a1 From the Biochemical Department, King's College Hospital, London
1. The food intakes of sixty-three women of the English middle class have been studied by the individual method and compared with those of men which were described in a previous paper.
2. The average calorie consumption was 2187 per day. Although it is not suggested that this is the optimum intake, it would appear from these results that the “man value” of a woman is 0·7, and not 0·8 as is usually supposed. The individual calorie consumptions varied from 1453 to 3110 per day.
3. The average daily protein intake was 67 g., and no subject was eating more than 90 g.
4. Fat and carbohydrate contributed almost equally to the calorie value of the diet. The proportion of total calories derived from fat (42·7 per cent.) is higher than any previously recorded figures in Europe or America.
5. The average amount of calcium in the diets was 0·63 g. per day. Fourteen individuals were having less than 0·5 g., and one only 0·23 g.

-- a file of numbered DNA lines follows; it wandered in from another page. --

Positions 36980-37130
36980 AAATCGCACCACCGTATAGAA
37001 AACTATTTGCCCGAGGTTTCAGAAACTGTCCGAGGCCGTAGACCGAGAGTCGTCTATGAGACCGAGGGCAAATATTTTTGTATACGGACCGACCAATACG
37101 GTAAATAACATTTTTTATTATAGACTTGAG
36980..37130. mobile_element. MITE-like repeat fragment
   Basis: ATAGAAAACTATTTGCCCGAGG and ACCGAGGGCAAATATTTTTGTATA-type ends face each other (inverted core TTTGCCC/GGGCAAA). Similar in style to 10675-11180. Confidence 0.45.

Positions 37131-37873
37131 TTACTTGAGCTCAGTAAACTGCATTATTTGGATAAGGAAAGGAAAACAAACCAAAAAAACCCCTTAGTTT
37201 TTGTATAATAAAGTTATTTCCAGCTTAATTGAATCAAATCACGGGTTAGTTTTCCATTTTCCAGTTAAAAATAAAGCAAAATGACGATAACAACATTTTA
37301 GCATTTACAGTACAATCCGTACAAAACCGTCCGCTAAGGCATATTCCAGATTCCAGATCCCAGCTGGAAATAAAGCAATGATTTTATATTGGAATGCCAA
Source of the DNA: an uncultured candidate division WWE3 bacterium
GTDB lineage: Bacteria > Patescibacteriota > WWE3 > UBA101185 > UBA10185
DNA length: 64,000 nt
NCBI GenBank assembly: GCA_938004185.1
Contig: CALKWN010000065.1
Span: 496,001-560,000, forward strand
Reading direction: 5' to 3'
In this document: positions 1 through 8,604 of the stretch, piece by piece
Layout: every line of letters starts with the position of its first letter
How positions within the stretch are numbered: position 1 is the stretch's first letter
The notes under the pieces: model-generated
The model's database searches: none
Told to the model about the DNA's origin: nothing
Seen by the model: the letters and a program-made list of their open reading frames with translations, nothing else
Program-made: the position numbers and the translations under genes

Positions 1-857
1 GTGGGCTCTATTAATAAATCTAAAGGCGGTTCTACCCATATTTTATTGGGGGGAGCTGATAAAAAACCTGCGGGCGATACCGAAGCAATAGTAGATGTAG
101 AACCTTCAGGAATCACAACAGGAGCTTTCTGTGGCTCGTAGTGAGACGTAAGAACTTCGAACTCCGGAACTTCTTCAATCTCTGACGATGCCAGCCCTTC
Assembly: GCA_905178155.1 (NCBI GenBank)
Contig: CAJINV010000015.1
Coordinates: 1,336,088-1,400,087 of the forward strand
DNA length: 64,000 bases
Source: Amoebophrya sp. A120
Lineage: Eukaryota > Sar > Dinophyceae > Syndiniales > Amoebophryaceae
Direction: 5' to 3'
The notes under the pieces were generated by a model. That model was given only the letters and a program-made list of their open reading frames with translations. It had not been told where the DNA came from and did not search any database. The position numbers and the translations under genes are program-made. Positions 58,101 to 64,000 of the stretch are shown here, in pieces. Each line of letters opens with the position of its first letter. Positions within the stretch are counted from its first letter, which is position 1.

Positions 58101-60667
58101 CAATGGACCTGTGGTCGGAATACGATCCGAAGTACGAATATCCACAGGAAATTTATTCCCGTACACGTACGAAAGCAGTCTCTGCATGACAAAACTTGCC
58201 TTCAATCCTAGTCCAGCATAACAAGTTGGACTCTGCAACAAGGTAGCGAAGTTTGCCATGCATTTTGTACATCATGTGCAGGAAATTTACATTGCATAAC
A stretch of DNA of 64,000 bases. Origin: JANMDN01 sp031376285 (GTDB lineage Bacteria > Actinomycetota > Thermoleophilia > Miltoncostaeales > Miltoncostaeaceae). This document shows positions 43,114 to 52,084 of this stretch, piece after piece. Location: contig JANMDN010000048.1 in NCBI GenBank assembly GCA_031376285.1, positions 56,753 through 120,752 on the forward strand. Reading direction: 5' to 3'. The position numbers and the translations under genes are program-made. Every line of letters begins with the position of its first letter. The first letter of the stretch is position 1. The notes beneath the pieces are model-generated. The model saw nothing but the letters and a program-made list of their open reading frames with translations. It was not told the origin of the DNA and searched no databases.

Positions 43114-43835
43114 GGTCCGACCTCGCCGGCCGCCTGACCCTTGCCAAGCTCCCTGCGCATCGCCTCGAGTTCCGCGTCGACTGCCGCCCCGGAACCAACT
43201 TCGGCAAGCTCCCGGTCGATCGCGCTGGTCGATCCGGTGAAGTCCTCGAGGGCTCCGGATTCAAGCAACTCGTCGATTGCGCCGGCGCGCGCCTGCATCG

6. The mean intakes of total and available phosphorus were 1·32 and 1·09 g. respectively.
7. A study has been carried out on six women, whose husbands were unemployed. Their intake of all dietary constituents, except carbohydrate, were considerably lower than were found for the women of the middle class.
Acknowledgments. The authors wish to thank Miss E. E. Franklin for her help with the calculations, Miss A. Cameron for her co-operation with regard to the unemployed, and all the subjects, without whose support the investigation would never have been carried out. One of us (E. M. W.) is indebted to the Medical Eesearch Council for a part-time grant.
(Received March 28 1936)